If there is any instrument that has an instantly uplifting effect and the ability to evoke a celestial vibe, it is the harp. Perhaps it is the association with the angelic realm, but there is something about its’ ethereal ambience that speaks to the soul. For harpist Peter Sterling, it is a perfect vehicle to express his artistic and spiritual vision. In his words, “the harp has a unique ability to reflect in sound the harmonic structure of the cosmos.” This is represented visually as well in the album’s artwork with its sacred geometry images and visionary art graphics. Although Peter played a bit of piano and guitar earlier in life, the harp is something that came to him in later years, after he felt a calling to pursue it. Without much formal training, he took to it intuitively and quickly developed into an accomplished recording artist with a number of award-nominated CD’s to his credit. Another of his albums I’ve had the pleasure of reviewing is Circles Of Light which was actually recorded on location in the English countryside within a crop circle.
The music on his latest release, Patterns Of Reflection, originated as a series of flowing solo harp improvisations which he later added accompaniment to, both his own and from guest musicians. While the initial music came through in one session, he spent many months on the project. Peter shares: “Like a painter in sound I worked for one year adding the other instruments and layers to bring to life this ever unfolding sonic sculpture.”
Fans of new age harp music will undoubtedly recognize the name of Swiss harpist Andreas Vollenweider. While there are some similarities with Peter’s music, without implying too much of a comparison, I will say there’s a good chance that people who like Andreas will certainly enjoy Peter Sterling as well. In addition to the electric harp Peter also contributes keyboards, native flute and vocals. Besides new age music influences, traces of jazz, classical, and world music find their way into the mix. It was interesting to read the liner notes and see the names of some old favorite musicians that I hadn’t heard in a while, including guitarist/ recording artist Bruce Becvar and William Aura on bass and production assistance. William is a highly respected producer and musician in his own right, both on his solo albums and with the group 3rd Force. Additional accompaniment is provided by Richard Hardy on silver flute, soprano sax, penny whistle, clarinet, and bass clarinet, Dov on violin, airy Enya-like vocals by Ani Williams and Crystal Bliss, and Michael Reidinger on tabla drums.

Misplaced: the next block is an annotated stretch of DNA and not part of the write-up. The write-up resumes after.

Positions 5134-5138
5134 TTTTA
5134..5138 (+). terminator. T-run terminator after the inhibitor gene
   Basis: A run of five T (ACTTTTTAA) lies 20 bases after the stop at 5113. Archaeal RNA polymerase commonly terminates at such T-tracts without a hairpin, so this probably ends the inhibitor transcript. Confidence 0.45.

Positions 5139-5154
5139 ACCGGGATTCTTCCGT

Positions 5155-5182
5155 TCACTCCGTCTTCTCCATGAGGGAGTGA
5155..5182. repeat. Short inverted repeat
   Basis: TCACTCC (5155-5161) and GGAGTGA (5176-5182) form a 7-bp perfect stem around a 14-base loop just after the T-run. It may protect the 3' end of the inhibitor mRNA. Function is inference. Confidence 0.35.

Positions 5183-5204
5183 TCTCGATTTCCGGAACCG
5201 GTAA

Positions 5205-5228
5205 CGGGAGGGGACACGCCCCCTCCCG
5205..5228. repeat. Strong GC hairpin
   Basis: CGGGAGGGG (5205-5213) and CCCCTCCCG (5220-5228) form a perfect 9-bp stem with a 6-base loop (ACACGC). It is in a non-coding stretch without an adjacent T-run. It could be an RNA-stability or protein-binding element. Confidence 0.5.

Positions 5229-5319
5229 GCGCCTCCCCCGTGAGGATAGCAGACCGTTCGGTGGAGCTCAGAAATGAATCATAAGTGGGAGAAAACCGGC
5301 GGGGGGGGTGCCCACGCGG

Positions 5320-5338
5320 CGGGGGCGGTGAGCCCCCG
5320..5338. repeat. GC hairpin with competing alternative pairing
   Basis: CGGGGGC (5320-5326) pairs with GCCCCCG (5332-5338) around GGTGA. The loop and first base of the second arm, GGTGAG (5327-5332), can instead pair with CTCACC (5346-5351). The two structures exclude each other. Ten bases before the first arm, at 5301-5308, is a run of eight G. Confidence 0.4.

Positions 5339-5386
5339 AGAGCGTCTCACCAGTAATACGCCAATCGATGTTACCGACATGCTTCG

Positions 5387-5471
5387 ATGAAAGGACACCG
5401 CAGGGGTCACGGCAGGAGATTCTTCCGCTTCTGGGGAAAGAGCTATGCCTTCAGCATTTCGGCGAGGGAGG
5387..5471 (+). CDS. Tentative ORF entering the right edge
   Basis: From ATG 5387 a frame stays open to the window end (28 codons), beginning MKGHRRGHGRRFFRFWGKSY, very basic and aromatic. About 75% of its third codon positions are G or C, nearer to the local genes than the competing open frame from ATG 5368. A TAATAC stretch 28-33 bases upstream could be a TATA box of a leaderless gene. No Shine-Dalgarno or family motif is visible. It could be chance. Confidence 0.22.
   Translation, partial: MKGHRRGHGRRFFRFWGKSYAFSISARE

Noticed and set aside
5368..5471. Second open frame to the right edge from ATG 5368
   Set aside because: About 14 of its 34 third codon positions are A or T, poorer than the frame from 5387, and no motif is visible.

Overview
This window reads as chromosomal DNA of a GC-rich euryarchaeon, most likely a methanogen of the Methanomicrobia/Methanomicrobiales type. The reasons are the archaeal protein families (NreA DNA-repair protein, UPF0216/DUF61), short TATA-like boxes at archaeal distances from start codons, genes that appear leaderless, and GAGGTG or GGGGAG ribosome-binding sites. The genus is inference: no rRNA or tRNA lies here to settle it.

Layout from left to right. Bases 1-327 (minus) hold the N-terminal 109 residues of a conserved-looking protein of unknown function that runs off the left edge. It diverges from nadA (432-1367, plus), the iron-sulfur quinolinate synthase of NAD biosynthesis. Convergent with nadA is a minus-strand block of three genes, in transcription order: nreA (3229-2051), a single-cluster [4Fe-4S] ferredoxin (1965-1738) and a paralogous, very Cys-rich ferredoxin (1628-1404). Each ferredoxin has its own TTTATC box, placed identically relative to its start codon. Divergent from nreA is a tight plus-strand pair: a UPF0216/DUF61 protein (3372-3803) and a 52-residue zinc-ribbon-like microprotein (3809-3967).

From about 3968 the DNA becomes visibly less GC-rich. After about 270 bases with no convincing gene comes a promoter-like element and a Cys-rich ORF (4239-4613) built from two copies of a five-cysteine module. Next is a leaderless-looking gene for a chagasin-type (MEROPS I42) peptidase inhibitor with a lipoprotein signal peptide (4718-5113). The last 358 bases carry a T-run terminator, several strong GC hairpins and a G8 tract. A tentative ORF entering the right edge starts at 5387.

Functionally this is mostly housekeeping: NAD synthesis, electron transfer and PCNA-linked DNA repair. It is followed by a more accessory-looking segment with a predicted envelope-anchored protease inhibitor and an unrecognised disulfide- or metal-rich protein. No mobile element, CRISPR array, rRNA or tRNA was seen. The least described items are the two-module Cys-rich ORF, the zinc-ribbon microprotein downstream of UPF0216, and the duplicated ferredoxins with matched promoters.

While the harp, as mentioned, can certainly conjure otherworldly realms, it is featured in a more earthy context on the opening song, “Terra Nova.” Softly plucked harp strings, chirping birds, and gentle keyboard textures create an enchanting intro before a richly reverberant gong signals the beginning of the main melody. “Onward And Upward” features both Bruce Becvar and William Aura, as well as the bass clarinet of Richard Hardy providing an almost cello-like timbre, along with subtle female vocals, tubular bells, and more. One thing that stands out to me on this song as well as throughout the album is the way there can be a lot going on with intricate interweaving of instruments, yet they are so masterfully blended as to allow the music to still feel spacious.
With 16 songs on the album, there is not room to go into detail on each one, but a glimpse of some of the highlights is in order. As might be expected with a title like “Child Of Light,” the ambience is sweet and delicate with a gossamer-like sheen that is best described as heavenly. Listening with eyes closed to “The Emerald Forest” it is easy to envision fairies frolicking in a misty moss-covered glen as rich orchestration, strings, flute, bells, and percussion set the scene. A more exotic Eastern ambience emerges on “Tantra Of Love” which grooves to the rhythm of Indian tabla drums and tamboura-like drone while harp and piano dance blissfully in the soundscape. A bit of jazz influence is heard on “Modern Times” with the harp laying down a bouncy background for a soprano sax to soar over, with synths and choir sounds adding an atmospheric element. Perhaps the most adventurous piece, and one that invites the Andreas Vollenweider comparison, is “The Grail Quest.” With different movements around a central harp figure and tasteful percussion, true to the title, the song captures a feel of boldly journeying forth on a magical mission
I’m quite impressed, not only with the initial harp improvisations that Peter created, but also with how much he has put into them after the fact, to embellish and enhance their beauty. I have to emphasize again how exquisite is the alchemy of instrumental interaction on this CD – an interesting integration of improvisation and orchestration. Patterns Of Reflection provides a rich listening experience that is both relaxing and revitalizing.